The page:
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Wednesday, July 25, 2007

Dinosaurs coexisted with their ancestorsStory Highlights

Dinosaurs shared the Earth for millions of years with the species that were their ancestors, a new study concludes
Dinosaurs arose in the Late Triassic, between 235 million and 200 million years ago, and came to dominate the planet in the Jurassic, 200 million to 120 million years ago.
Scientists had thought the dinosaurs rapidly replaced their ancestor species. Indeed, until 2003, when a creature called Silesaurus was discovered in Poland, no dinosaur precursors had been found from the Late Triassic.
Now, researchers report in the journal Science they have evidence from northern New Mexico that dinosaurs and their precursor species coexisted for tens of millions of years.
Matthew T. Carrano, curator of dinosauria at the Smithsonian's National Museum of Natural History, said there has been a long-standing debate over whether dinosaurs replaced earlier species gradually or suddenly.
"What they have is a snapshot of the transition, and it's clear there is a persistent environment with dinosaurs and these other older animals. So, at least in this place in the southwestern U.S., it was not abrupt," said Carrano, who was not part of the research team.
"Finding dinosaur precursors ... together with dinosaurs tells us something about the pace of changeover. If there was any competition between the precursors and dinosaurs, then it was a very prolonged competition," Randall Irmis, a graduate student at the University of California, Berkeley and co-author of the report, said in a statement.
The team reported finding 1,300 fossil specimens, including several complete bones, at Hayden Quarry at Ghost Ranch, an area made famous through the paintings of Georgia O'Keeffe.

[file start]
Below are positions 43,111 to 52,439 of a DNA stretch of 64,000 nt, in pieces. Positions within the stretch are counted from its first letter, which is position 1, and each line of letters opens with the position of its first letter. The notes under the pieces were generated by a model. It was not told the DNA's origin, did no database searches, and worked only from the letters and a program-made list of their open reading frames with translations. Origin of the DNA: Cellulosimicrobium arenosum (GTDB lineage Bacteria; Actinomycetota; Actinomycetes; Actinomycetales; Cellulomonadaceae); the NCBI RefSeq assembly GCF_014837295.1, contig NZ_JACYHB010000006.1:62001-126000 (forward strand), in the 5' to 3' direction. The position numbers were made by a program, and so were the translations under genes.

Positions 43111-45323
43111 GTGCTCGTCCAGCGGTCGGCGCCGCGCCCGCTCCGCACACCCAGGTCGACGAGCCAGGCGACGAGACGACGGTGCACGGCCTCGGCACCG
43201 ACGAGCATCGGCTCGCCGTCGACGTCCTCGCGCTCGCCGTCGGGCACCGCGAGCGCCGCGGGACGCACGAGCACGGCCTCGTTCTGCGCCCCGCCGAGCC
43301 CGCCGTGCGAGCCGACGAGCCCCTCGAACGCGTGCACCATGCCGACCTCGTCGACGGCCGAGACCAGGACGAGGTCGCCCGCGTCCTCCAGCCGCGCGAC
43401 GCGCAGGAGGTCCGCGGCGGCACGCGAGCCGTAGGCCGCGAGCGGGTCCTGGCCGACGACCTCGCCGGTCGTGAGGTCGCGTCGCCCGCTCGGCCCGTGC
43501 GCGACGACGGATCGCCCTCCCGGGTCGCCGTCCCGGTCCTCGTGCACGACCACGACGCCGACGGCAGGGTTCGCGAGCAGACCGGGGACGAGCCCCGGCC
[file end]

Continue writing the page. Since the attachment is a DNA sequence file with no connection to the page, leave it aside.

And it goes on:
There were no complete skeletons, and researchers are continuing to work at the site.
Their finds included bones from both early dinosaurs and dinosaur precursors as well as remains of crocodile ancestors, fish and amphibians, all dating between 220 million and 210 million years ago.
Included were leg bones of the carnivorous Chindesaurus bryansmalli, a close relative of the Coelophysis, a well-known Triassic dinosaur. They said both walked on two legs, reminiscent of the much later Velociraptor depicted in the film "Jurassic Park."
They also found remains of a Dromomeron romeri, a relative of the 235 million-year-old Argentinian middle Triassic precursor called Lagerpeton. Dromomeron was between three and five feet long, the authors concluded.
Another discovery was an unnamed, four-footed beaked grazer about three times the size of Dromomeron, they said.


Dinosaurs and their precursor species coexisted for tens of millions of years
Scientists had thought dinosaurs rapidly replaced their ancestor species
Dinosaurs arose between 235 million and 200 million years ago
They dominated the planet 200 million to 120 million years ago

The research was funded by>the National Geographic Society, the Theodore Roosevelt Memorial Fund and the Jurassic Foundation


From Wikipedia, the free encyclopedia

The Jurassic Period is a major unit of the geologic timescale that extends from about 199.6 ± 0.6 Ma (million years ago) to 145.4 ± 4.0 Ma, the end of the Triassic to the beginning of the Cretaceous. As with other geologic periods, the rock beds that define the start and end of the period are well identified but the exact dates are uncertain by 5 - 10 million years. The Jurassic constitutes the middle period of the Mesozoic era, also known as the "Age of Dinosaurs". The start of the period is marked by the major Triassic-Jurassic extinction event.
The Jurassic was named by
Alexandre Brogniart for the extensive marine limestone exposures of the Jura Mountains, in the region where Germany, France and Switzerland meet.
Mesozoic era

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